The battle for protecting your personal privacy online is a ceaseless one. Social media sites such as Facebook and LinkedIn have taken layered steps in security to protect their user’s personal information. Some of these security protocols include using encrypted data, capture log in characters and even require phone call verification for access to a user’s page or profile. So what do you do when people breach security protocol to find out more about you than you are willing to discuss? Here are ten tips in understanding the positive and negative effects of establishing your personal information anywhere across the social media platforms.
- Your personal data is up for grabs by hacks through social media. They call it data mining. If, for example, an employer does not know much about you beyond your CV, he or she may be inclined to do some digging. Through Facebook posts, Twitter blips, Linkedin profiles, specialized blog posts, and anywhere your name is publically published, the prospective employer can develop a pretty accurate personality profile.
- If a person is not utilizing social media platforms, all he or she would have to do to find out even the most basic information about you, such as where you live, possible past employment, maybe even current or past addresses, would be to do a Google search. Using a search technique known as Boolean logic, a person could find out anything about you- whether you’ve been arrested, had too much to drink or maybe was linked visually with someone you did not want to be seen with.
- Guard who you become ‘friends’ with on social media platforms such as Facebook or Twitter. There was one woman, who shall remain anonymous, who thought it would be really cool to accept friend requests from people she did not know. One such ‘friend’ claimed to be an admirer from afar and he would like to get to know her more intimately. He went on to make innuendos about aspects of her personal life only her closest associates knew. Thinking he would be interesting, this woman made a blind date to meet this secret admirer. Police found her body a few weeks later in an abandoned field- not everybody is a ‘friend’.
- Although the previous story is extreme, it illustrates the horrors which can happen when personal information is not well protected. One way you can minimize such danger is to make the majority of your public profiles, private ones. Limit who can see your information by visiting the website’s privacy settings. Allow access to those you know personally.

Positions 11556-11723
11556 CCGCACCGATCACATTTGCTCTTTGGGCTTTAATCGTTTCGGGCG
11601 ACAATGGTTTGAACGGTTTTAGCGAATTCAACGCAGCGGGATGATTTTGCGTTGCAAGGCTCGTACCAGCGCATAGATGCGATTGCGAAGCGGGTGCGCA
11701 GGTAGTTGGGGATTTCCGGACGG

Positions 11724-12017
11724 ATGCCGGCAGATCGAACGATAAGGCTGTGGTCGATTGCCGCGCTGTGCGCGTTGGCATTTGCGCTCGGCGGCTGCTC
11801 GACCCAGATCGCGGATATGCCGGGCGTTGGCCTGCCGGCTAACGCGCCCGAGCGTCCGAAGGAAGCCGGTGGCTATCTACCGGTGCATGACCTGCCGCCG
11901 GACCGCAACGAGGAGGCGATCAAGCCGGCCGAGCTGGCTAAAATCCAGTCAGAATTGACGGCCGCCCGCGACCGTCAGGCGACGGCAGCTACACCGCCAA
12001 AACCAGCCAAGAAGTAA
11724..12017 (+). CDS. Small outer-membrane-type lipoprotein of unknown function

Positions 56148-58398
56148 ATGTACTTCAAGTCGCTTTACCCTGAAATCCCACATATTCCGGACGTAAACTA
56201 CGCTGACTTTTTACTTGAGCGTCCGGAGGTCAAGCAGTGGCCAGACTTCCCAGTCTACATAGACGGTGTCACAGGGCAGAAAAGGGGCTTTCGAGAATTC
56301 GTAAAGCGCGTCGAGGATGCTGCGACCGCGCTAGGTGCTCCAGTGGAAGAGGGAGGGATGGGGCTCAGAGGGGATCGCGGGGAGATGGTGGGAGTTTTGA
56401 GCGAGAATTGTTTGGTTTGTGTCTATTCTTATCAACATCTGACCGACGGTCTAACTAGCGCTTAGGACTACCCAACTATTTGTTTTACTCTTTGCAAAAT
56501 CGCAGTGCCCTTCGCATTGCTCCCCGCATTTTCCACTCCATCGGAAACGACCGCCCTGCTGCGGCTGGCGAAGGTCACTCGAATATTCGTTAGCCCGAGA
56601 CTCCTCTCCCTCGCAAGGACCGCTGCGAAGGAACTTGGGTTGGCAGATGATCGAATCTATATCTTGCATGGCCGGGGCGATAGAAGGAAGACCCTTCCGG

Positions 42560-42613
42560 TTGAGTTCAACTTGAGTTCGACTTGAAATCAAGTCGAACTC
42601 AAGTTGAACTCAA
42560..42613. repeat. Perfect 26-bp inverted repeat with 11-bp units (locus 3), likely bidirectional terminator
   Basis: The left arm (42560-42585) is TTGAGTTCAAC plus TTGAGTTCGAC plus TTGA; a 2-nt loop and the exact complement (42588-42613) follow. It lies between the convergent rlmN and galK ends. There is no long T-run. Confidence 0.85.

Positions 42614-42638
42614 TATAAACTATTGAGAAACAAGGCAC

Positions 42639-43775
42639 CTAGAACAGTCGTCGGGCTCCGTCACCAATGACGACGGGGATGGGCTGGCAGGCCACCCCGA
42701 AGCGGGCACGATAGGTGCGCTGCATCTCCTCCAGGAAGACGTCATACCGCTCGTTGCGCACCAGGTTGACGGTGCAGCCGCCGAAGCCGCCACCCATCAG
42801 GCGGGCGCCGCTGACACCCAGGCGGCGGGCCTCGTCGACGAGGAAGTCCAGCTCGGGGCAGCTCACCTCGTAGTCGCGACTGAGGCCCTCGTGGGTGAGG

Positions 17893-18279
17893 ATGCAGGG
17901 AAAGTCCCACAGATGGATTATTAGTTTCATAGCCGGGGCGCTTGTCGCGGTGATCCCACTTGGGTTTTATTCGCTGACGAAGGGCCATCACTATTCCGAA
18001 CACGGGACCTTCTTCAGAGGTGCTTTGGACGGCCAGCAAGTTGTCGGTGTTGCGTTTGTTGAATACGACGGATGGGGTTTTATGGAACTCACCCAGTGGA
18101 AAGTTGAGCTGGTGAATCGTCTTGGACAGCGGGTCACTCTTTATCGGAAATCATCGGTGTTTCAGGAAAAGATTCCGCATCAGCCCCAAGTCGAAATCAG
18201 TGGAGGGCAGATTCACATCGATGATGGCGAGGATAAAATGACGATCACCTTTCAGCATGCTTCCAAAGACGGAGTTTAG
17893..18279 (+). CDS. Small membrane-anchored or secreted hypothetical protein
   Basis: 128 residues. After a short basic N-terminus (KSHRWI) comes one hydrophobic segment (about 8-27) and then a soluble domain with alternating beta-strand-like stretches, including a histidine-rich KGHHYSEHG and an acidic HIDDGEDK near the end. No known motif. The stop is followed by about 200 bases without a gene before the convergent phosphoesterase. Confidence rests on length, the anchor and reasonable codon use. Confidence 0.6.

- Data mining, employee profiling, cyber stalking, and identity theft are all very real concerns. However, if you are proactive, you can harness the positive side of social media. One of the best ways to do this is if you are in a position which can supply you with portfolio examples of your work, to set-up a Facebook Fan page which showcases your achievements. You can include contact information in a non-threatening environment, and it would be a great way to show prospective clients your abilities.
- If you are a creative sort, another great way to showcase your projects is to set up a free website. You can link directly to it from your Facebook fan page, driving potential clients right to your examples.
- If you have a LinkedIn account, keep it current with professional photographs and relevant work experience. Network with other professionals and, once again, link this profile back to other sites which display examples of your work.
- Twitter can also be a positive tool to control your personal information. Tweet about new endeavors or recent projects. Then provide a link from your Twitter account directly back to your Linked-in or Facebook fan page.
- Other than establishing a web presence for your professional work, a free website is a great way to place your CV or resume in front of employers. Just eliminate any personal contact information and have them email you with a discreet ‘contact me’ form. This way, you are in control of how you want prospective clients or employers to perceive you.
With due diligence in how and where you store your personal information and habits, social media can be used as a positive tool with a myriad of benefits.
This is a guest post written by Steve Stretton, a blogger working tirelessly on a new Social Media Blog – SocialWatch.co. You can catch Steve either through the site direct, or via twitter @StrettonMr